When we talk about sustainability in OpenCourseWare, the cost of production is one of the most discussed issues. Depending on the type of content being producing, the production cost per course may be as high as 20,000 USD. Thus, many universities have tried various methods to significantly reduce production costs, and one of them is by utilizing students. dScribe of the University of Michigan is a program that trains students to generate OER content. Once the Open Michigan staff has a faculty member who consents to opening a course online, they start looking for a student to volunteer as a dScribe during the semester. A dScribe starts working on the material after basic training, and if a dScribe has a question while working on the material, he or she may ask the staff or the faculty member. The processes are kept transparent by using an online platform called OERca, so that all parties involved may see the progress.
Not only is this a great way to lower the production cost, but it is also significant in that it enhances the “learning” of the student through making what is more or less a course portfolio in collaboration with the faculty. It also gives students a chance to participate in a meaningful movement. Now, that’s good education. If you are interested in learning more about collaborating with students to make quality OCW material, join us for our webinar on Sept. 3rd at 10AM EDST (GMT-4) with Garin Fons.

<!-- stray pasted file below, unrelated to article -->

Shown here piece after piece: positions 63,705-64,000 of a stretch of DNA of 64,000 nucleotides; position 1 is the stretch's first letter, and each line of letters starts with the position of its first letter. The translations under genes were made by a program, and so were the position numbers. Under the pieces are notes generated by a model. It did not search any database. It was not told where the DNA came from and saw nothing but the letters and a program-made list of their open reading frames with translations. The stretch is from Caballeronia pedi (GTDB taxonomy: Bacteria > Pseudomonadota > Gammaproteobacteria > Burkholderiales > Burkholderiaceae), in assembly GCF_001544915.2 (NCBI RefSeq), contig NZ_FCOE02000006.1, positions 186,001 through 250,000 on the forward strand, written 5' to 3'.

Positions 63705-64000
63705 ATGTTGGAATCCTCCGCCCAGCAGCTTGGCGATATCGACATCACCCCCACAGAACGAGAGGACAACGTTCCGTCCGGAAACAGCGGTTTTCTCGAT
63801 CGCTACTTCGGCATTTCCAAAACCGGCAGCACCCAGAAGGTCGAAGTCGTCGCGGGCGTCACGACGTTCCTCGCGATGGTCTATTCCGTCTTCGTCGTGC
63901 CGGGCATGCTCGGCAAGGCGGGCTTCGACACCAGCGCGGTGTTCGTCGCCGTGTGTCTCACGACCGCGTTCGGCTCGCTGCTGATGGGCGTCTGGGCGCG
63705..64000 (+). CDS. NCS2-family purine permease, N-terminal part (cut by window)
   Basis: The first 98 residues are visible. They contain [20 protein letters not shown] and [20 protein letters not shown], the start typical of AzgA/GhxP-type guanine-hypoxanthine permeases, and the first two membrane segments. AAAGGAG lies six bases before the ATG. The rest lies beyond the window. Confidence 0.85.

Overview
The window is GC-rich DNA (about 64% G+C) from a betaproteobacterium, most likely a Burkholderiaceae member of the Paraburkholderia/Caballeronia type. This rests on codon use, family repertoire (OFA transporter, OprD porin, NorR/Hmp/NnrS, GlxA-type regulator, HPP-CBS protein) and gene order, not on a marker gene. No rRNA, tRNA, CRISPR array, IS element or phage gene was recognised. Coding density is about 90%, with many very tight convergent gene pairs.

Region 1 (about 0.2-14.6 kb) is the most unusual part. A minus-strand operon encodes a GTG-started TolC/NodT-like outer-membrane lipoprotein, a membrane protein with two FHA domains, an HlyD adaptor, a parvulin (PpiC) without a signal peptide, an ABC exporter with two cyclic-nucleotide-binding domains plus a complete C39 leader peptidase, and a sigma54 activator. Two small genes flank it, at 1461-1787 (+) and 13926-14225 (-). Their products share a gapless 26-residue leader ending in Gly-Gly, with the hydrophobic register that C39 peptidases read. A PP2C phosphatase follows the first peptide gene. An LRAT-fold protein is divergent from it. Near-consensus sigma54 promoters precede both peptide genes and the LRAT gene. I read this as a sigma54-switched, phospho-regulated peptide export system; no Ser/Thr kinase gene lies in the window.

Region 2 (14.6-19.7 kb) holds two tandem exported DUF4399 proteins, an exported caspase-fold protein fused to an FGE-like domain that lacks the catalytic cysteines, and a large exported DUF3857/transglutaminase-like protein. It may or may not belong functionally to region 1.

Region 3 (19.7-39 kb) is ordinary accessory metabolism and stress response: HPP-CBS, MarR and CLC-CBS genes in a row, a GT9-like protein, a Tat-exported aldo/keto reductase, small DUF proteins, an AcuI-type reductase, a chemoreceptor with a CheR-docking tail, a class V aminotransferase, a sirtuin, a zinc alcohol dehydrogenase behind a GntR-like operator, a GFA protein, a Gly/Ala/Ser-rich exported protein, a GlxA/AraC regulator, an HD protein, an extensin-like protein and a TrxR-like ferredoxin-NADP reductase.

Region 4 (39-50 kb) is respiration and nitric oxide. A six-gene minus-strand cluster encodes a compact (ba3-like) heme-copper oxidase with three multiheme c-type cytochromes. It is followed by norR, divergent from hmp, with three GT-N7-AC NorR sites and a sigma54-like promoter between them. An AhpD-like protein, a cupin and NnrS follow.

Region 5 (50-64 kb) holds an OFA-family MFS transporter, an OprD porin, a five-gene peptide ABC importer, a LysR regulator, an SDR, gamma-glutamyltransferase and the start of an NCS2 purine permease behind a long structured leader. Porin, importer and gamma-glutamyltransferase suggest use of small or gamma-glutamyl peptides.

Bits and Pieces
* The September OCWC Webinar is on student-generated OCW contents. Garin Fons from the Michigan University will present on September 3rd at 10AM EDST (GMT-4). Click here for registration. You can also view the recordings of the August OCWC Webinar on eduCommons here.
* The Opencast Matterhorn project has been awarded grant funding of $1.3 million from the Andrew W. Mellon and William and Flora Hewlett foundations.
Are you starting a new OCW project or a new phase in an ongoing project? Check out the OCW Toolkit for tools and techniques contributed by your fellow OCWC members to help you along.
If you have a tool or technique you’d like to share, or if you’re interested in collaborating on development of new tools and techniques, join the Toolkit Working Group by subscribing to the mailing list here. The next meeting will be on Tuesday, September 1 at 10 am EDST (GMT-4), on the OCWC Conference Line. Dial-in instructions and an agenda will be made available to mailing list subscribers the day before the meeting.
The OpenEd 2009 took place in the beautiful port city of Vancouver, hosted by the University of British Columbia from the 12th to 14th of August. The conference started off with a keynote from Catherine Ngugi of OER Africa. The sessions were filled with many new groundbreaking projects such as P2PU (Peer to Peer University) and much heated discussion on many of the issues including fair use in OER.There were livecasts of sessions for those who could not physically attend the conference. You can view the recordings here.
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